Wearing a Lou Williams No. 23 jersey and a red Sixers Liberty Bell hat sideways, Iverson looked every bit like a guy who hadn't played in an NBA game since February 2010.
He looked like a shell of his former self.
Iverson's presence provided a little extra juice to the Wells Fargo Center, but The Answer to the Sixers' hopes of staying alive in the playoffs was not sitting next to chief executive officer Adam Aron in the stands.
There was nothing magical about his appearance, nothing more than a legend coming home to provide a bit of support.
Still, there was something Iversonesque about the Sixers' effort in a must-win situation to push this to limit, to a Game 7.
They played hard - Iverson hard. They played like it was their last game, which it could have been for the 2011-12 season.
It wasn't pretty. It wasn't neat. It wasn't perfect.
But it was all heart, dug deep from that reserve in the Wells Fargo Center that Iverson always seemed to tap into.
To be honest, it's the way that these surprising Sixers had played all season. It just seemed a bit more pronounced with Iverson in the house.
Who knows? Perhaps the next all-expenses trip the Sixers pay for will bring Iverson to Boston on Saturday, because that's where the Sixers will be after their 82-75 victory.
Now this series that was supposed to be an easy walk for the Celtics into the Eastern Conference finals comes down to a winner-take-all Game 7.
Sure, the Celtics will be favored. They will be at home and this is a situation with which they have plenty of experience.
But this is the last thing they wanted to see.
They didn't want to have a Game 7 against a scrappy Sixers team that has shown game after game that it doesn't matter that it doesn't know what it isn't supposed to know.
The Sixers didn't know they weren't supposed to be able to win in Boston, but they already did that in Game 2.
The Sixers didn't know that they weren't supposed to fight through a close-out game against a savvy, veteran squad with a core that has an NBA championship in its pocket. But that's what they did on Wednesday.
We all know what they aren't supposed to know for Game 7. We also know that doesn't matter.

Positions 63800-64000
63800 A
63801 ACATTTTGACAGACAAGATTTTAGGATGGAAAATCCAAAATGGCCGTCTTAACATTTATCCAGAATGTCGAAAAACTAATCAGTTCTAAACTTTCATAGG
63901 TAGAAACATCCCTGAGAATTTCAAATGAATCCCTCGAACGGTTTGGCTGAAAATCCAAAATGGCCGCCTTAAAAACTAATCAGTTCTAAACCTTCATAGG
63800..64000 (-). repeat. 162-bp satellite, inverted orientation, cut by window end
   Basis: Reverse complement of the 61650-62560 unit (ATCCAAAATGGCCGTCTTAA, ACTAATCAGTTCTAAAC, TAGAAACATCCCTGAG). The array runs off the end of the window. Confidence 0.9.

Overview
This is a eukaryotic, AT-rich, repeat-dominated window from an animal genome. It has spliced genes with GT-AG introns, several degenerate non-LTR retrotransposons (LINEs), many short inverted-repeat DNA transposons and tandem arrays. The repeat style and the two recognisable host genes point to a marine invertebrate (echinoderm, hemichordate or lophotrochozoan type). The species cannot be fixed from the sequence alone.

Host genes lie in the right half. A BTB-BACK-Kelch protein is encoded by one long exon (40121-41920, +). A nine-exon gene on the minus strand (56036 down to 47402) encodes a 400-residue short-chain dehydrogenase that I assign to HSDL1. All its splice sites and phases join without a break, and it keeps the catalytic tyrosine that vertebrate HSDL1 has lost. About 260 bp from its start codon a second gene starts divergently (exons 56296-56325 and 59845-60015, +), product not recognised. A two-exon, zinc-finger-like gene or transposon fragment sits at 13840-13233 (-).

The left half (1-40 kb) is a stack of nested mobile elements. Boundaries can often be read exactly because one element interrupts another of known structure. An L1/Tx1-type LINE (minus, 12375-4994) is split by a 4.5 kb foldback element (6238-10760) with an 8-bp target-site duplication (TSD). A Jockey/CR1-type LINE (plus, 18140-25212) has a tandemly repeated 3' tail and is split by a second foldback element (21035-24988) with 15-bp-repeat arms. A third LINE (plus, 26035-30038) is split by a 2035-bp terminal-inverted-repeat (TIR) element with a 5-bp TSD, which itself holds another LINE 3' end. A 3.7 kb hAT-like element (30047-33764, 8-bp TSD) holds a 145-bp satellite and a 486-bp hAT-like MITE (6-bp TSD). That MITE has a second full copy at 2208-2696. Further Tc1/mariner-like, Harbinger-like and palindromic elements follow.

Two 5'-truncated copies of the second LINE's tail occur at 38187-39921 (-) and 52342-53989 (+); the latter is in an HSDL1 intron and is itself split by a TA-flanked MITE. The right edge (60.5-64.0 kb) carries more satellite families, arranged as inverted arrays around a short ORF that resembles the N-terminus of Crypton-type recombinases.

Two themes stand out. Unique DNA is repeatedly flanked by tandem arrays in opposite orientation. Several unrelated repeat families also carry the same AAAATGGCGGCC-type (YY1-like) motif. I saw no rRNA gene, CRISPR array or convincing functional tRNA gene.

"Game 7s are what they are," said Boston coach Doc Rivers. "It's nice to have it at home, but you still have to go get it.
"We have to go out and play good basketball. You can't rely on just being at home. In the end, it always comes down to players making shots and making plays. That's what it will be on Saturday."
I'm not into metaphysical influences. It was just a coincidence that right after the Iverson highlight video played at 5:52 of the third quarter, the Sixers finally found an offensive flow that separated them from the Celtics.
Outscoring Boston by 14-10 might not have seemed like a huge differential, but in a game when both teams struggled to score, having a 60-56 lead going into the final 12 minutes was big.
When the Sixers went up 70-59 with 7:15 left, the frigid Celtics were looking at a virtually insurmountable deficit.
"[The Sixers] are athletic, young and very fast," Rivers said. "They play with a lot of energy, and it's difficult for our guys. This matchup was going to be hard because they have a quickness advantage. Our guys knew that."
Now it's on to Game 7.
Some might say that the Sixers have nothing to lose, that they are playing with house money.
Nothing could be further from the truth.
They have just as much to lose as the Celtics: a trip to the Eastern Conference finals.
To understand how rare that is for this franchise, all you have to do is remember that the last time the Sixers played in one of those was in 2001, when Iverson led them to the NBA Finals.
"We've given ourselves a chance," coach Doug Collins said. "All we wanted to do was win, go to Boston for Game 7 and see what happens.
"Now I want more. We're going to get greedy and want more. We fought for this. We played hard. Every possession was a battle.
"Our mind-set is not, 'No matter what happens, everything will be OK.' I want our mind-set to be, 'Let's go in there and get the win.' "
Contact John Smallwood at email@example.com.
For recent columns, go to